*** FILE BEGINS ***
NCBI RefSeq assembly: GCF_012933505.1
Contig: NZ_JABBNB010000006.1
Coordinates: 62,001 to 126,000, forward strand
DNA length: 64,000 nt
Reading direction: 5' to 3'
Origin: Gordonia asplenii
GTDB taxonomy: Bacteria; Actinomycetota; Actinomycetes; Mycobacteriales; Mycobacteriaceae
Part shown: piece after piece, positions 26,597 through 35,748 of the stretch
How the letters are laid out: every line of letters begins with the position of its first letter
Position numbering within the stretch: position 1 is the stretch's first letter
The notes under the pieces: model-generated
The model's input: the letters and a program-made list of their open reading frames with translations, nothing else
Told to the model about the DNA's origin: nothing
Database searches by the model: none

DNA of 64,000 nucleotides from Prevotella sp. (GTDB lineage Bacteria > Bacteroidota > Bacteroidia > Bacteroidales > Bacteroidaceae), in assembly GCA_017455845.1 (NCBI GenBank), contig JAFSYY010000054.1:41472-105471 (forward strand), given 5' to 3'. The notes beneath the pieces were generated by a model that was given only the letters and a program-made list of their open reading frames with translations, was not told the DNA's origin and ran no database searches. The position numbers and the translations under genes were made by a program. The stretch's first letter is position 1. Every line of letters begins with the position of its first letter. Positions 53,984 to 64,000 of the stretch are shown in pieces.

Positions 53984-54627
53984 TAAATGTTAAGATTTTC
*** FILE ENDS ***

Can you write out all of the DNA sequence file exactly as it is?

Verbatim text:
NCBI RefSeq assembly: GCF_012933505.1
Contig: NZ_JABBNB010000006.1
Coordinates: 62,001 to 126,000, forward strand
DNA length: 64,000 nt
Reading direction: 5' to 3'
Origin: Gordonia asplenii
GTDB taxonomy: Bacteria; Actinomycetota; Actinomycetes; Mycobacteriales; Mycobacteriaceae
Part shown: piece after piece, positions 26,597 through 35,748 of the stretch
How the letters are laid out: every line of letters begins with the position of its first letter
Position numbering within the stretch: position 1 is the stretch's first letter
The notes under the pieces: model-generated
The model's input: the letters and a program-made list of their open reading frames with translations, nothing else
Told to the model about the DNA's origin: nothing
Database searches by the model: none

DNA of 64,000 nucleotides from Prevotella sp. (GTDB lineage Bacteria > Bacteroidota > Bacteroidia > Bacteroidales > Bacteroidaceae), in assembly GCA_017455845.1 (NCBI GenBank), contig JAFSYY010000054.1:41472-105471 (forward strand), given 5' to 3'. The notes beneath the pieces were generated by a model that was given only the letters and a program-made list of their open reading frames with translations, was not told the DNA's origin and ran no database searches. The position numbers and the translations under genes were made by a program. The stretch's first letter is position 1. Every line of letters begins with the position of its first letter. Positions 53,984 to 64,000 of the stretch are shown in pieces.

Positions 53984-54627
53984 TAAATGTTAAGATTTTC